When you are not being accused of being a terrorist, a Muslim student should not be allowed to speak for herself

The Jerusalem post reported on Tuesday that a group of students have been charged with violating a clause of the Jordanian constitution that prohibits students from publicly speaking about themselves or other students, citing the country’s ban on the teaching of Quran in schools.

The students, who have not been named, have been arrested and face a possible fine of around R5,000 ($3,700).

The students have also been told they will not be permitted to wear the hijab, or full-face veil, in public.

They are due to appear before a judge on Tuesday, where they could face a maximum of 15 days in jail.

The students were charged with “violating the law against publicizing religion”, according to the HEA, which is the equivalent of the ministry of education. “

It is necessary that they avoid such dangers and make their statement in a respectful way, and not be accused of committing crimes.”

The students were charged with “violating the law against publicizing religion”, according to the HEA, which is the equivalent of the ministry of education.

The Jordanian constitution prohibits the teaching in schools of religion other than Islam.

In June, the HEC issued a ruling that forbade all public display of the Quran in public schools, and all religious instruction in schools, as well as other activities in public, including for non-Muslims.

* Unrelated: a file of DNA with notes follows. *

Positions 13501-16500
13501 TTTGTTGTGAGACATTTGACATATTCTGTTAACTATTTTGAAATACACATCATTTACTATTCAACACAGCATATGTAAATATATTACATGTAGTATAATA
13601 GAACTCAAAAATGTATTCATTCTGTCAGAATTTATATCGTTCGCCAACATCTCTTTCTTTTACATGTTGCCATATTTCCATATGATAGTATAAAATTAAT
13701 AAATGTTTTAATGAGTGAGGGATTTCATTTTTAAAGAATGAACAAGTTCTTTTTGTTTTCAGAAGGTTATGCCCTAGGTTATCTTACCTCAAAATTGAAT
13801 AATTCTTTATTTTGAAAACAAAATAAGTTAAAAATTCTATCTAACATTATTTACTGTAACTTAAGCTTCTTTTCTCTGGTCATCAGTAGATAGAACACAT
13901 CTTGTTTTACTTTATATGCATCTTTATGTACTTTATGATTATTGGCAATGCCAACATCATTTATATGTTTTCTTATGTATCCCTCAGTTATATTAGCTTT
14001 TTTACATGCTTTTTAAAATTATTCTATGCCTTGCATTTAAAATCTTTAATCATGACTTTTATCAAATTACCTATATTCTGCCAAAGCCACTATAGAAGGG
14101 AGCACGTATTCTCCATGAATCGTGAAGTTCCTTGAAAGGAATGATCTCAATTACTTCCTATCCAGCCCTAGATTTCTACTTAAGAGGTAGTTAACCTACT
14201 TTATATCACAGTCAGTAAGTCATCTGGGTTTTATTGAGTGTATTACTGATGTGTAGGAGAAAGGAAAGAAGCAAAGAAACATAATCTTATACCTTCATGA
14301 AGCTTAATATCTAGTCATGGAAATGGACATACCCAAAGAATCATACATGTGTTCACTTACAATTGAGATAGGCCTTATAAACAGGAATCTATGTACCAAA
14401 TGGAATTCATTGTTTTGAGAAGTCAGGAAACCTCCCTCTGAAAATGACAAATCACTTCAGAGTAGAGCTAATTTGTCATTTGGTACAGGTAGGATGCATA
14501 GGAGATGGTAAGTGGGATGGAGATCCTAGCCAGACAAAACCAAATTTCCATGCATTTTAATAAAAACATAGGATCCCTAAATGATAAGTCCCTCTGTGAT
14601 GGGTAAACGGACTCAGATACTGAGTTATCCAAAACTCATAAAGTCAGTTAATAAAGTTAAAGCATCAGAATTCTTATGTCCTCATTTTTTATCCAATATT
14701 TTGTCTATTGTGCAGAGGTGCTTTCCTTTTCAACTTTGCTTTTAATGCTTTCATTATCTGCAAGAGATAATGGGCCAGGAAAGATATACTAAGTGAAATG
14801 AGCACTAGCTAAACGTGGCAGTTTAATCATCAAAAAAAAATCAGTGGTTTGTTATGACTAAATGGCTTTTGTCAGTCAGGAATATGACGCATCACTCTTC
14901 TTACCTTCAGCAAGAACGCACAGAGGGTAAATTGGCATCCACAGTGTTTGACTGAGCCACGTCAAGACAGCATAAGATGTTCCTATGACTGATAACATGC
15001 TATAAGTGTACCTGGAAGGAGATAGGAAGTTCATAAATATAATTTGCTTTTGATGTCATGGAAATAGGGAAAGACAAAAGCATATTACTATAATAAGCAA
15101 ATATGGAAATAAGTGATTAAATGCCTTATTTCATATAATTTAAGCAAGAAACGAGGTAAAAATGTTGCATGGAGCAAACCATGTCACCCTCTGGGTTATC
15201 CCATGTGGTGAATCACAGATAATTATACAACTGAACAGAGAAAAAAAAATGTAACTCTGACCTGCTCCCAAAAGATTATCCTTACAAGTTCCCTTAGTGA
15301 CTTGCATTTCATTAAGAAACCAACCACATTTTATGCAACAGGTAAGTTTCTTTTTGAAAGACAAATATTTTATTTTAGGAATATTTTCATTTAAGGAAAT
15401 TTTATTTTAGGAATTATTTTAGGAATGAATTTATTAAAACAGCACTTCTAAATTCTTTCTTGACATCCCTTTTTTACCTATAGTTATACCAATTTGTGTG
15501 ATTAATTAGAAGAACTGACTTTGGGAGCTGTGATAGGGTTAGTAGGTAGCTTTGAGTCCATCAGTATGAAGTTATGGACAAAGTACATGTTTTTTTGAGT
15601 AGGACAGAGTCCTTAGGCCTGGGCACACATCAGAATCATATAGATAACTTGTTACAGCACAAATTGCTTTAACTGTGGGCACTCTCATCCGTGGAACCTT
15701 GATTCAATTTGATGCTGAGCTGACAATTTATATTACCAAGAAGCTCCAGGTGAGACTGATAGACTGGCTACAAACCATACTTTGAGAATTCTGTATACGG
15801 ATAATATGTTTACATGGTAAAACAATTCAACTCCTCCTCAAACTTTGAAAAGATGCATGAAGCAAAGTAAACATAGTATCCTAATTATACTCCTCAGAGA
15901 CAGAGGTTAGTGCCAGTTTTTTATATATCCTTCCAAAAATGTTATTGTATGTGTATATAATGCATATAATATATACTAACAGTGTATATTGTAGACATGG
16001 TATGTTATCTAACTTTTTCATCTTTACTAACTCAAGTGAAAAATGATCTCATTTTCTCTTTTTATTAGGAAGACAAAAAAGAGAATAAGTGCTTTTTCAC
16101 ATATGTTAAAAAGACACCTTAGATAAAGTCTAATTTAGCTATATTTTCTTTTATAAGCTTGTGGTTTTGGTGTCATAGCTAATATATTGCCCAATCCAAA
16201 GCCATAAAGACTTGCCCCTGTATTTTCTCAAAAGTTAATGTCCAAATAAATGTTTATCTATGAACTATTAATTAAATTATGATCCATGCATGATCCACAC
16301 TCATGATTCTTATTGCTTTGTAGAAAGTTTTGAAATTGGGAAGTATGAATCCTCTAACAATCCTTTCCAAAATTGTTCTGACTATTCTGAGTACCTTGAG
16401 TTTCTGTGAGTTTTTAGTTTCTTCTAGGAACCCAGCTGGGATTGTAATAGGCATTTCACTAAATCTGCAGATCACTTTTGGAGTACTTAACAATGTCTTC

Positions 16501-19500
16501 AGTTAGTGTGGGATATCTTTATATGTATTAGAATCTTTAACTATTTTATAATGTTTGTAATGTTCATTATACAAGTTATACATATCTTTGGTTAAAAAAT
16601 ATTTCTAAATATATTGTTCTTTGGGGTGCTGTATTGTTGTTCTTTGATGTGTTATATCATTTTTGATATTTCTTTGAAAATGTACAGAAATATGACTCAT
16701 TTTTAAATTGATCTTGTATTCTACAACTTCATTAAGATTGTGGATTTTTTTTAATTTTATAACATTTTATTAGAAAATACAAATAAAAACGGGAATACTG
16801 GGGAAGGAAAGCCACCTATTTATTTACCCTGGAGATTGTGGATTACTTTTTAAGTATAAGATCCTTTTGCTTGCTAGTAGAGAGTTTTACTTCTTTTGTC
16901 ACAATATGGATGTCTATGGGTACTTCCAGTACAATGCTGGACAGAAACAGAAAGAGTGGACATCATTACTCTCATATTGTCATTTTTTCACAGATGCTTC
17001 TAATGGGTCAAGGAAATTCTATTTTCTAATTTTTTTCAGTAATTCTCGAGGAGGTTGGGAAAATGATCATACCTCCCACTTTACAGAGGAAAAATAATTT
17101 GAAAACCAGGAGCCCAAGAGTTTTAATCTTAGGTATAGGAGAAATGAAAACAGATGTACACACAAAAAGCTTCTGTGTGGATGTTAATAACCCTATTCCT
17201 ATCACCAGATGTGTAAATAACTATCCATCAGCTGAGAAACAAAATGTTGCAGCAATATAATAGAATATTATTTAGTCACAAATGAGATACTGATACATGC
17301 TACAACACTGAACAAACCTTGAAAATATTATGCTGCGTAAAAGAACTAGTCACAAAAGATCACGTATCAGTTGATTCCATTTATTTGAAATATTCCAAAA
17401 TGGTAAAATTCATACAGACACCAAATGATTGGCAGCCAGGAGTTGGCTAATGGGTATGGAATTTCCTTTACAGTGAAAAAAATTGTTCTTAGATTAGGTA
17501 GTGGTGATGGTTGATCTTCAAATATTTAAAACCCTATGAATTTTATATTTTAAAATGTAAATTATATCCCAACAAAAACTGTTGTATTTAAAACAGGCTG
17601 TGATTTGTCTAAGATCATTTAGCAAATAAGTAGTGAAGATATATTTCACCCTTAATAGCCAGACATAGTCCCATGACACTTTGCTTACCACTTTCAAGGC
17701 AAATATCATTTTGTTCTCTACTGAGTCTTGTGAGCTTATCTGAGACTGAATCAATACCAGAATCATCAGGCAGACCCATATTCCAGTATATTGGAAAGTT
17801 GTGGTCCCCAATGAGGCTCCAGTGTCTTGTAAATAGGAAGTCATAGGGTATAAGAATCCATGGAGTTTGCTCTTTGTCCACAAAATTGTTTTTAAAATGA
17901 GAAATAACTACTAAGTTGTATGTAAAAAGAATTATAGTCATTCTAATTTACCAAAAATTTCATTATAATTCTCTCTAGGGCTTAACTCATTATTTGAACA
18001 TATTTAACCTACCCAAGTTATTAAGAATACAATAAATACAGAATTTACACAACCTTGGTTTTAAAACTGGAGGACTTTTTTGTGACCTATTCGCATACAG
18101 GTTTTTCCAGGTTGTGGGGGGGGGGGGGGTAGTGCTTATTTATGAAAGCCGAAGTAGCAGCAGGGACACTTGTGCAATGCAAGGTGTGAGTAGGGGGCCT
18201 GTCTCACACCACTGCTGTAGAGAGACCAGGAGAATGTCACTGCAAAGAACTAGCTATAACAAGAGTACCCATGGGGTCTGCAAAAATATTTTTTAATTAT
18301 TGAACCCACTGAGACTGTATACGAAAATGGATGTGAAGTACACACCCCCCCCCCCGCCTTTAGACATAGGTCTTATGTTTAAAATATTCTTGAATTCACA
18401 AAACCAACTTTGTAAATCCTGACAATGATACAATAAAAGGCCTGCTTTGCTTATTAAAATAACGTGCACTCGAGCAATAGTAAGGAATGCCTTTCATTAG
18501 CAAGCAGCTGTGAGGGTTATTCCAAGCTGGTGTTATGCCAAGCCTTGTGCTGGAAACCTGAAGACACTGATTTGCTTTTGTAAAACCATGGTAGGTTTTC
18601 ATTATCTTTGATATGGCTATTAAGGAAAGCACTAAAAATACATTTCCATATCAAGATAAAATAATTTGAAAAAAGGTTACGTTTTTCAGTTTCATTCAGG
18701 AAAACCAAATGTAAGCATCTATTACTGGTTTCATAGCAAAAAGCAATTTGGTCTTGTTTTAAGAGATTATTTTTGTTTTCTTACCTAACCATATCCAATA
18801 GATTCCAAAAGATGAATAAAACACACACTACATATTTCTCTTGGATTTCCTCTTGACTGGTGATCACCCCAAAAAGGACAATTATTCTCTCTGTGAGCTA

On Tuesday, the HeC ordered that all religious materials, including videos, photos and books be placed in a separate section of the classroom.

According to the decree issued in June, “only [the students’] words and not their acts are to be presented in public.”

The HEA added that students are not allowed to teach religion in schools without the permission of the teacher or the principal, unless they are accompanied by the teacher’s assistant or the school principal.

While the HEAs decree states that the prohibition is not applicable in schools with a religious curriculum, it was unclear how it could be applied in the case of private schools, which would be exempt.

Last month, the country saw a series of attacks on religious institutions and institutions of worship, including the burning of the Dome of the Rock, the al-Aqsa Mosque compound and the Ibrahimi Mosque.

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